Saturday, 28 March 2015

Little Robin Read: Wolf Hall

Well hello there!


Today I'll be reviewing the hugely popular historical novel Wolf Hall by Hilary Mantel.

Now, I'd already watched the BBC dramatisation of this and had massively enjoyed it so I expected a lot from the book. It didn't disappoint.

My colleague lent me her copy, as we're both ├╝ber-geeks when it comes to history. It's actually taken me ages to finish as:

a) I always have about 5 books on the go at any one time and...

b) this tome is very large and I often couldn't be bothered to lug it around on the bus! Thank goodness the paperback has been released!

The length of the novel isn't an issue when it's so well written. Dipping into this before bedtime felt like returning to an old friend.

The book follows the rise of the Tudor courtier Thomas Cromwell. Along with him we witness the downfall of Cardinal Wolsey, the Boleyn struggle for power, Henry VIII battling against the pope to claim supremacy over the Church in England,  and the resulting political and religious turbulence.

Mantel's narrator takes on an omniscient role, which means that we are treated to flashbacks from Cromwell's traumatic childhood as well as tantalising snippets from his years spent abroad.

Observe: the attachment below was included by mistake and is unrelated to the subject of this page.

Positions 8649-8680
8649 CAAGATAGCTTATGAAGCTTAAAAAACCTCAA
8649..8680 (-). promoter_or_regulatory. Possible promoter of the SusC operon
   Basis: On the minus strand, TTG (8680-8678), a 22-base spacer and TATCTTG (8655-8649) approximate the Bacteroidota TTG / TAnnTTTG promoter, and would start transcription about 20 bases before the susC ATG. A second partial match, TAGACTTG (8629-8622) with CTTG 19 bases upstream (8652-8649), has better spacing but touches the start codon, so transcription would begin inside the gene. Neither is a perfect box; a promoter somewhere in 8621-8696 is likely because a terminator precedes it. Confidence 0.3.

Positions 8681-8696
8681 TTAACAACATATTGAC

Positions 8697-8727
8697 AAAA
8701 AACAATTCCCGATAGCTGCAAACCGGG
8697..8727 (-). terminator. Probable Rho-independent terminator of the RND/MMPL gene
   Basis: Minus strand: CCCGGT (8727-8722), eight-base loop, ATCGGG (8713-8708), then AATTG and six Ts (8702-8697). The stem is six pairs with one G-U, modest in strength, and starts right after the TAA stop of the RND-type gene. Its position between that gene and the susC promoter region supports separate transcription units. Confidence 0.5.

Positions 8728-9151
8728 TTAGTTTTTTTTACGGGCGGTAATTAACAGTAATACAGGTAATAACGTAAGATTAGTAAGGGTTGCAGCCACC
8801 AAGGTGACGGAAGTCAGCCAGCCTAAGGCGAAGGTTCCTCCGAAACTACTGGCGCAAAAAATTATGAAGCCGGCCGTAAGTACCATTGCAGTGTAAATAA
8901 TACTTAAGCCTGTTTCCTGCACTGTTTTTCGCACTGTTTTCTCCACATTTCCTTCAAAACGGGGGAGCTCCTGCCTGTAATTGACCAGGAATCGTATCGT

We also see a very human and personal side to Cromwell which hasn't really been seen before. We see some of his losses,  his motives and his strategies for building his own power base. This gives us an intimacy with Cromwell.

Wolf Hall front cover

We are allowed into his inner thoughts and so can see the human being behind the tough political facade.

The most powerful instance of this is Cromwell's struggle with Thomas More. On the surface we see Cromwell pushing More to admit the supremacy of Henry VIII. Below this we see Cromwell buying time for More to give him every opportunity to save his own life.

Mantel obviously knows her stuff as a historical novelist. I was impressed with how subtly interwoven her historical,  socio-political and religious references were. If you didn't get the references it didn't matter too much, but if you did you could see how clever she'd been. I think this gave a real touch of authenticity as life in the tudor period was indeed a tight weave of politics, history and religion.

I found this also changed some of my viewpoints or at least gave me food for thought. I was a great admirer of More, but found Mantel's depiction quite unsympathetic. I never liked Cromwell,  I now feel more of an affiliation with him.

So Mantel has an ability to change minds. That's the mark of a powerful and gifted writer.

The novel takes us up to the point of Henry being about to notice Jane Seymour. The sequel 'Bring Up the Bodies' follows what happens next. Can't  wait to read that!

Rating: ★ ★ ★ ★ ★

Wolf Hall, Hilary Mantel,  Fourth Estate:London, 2009

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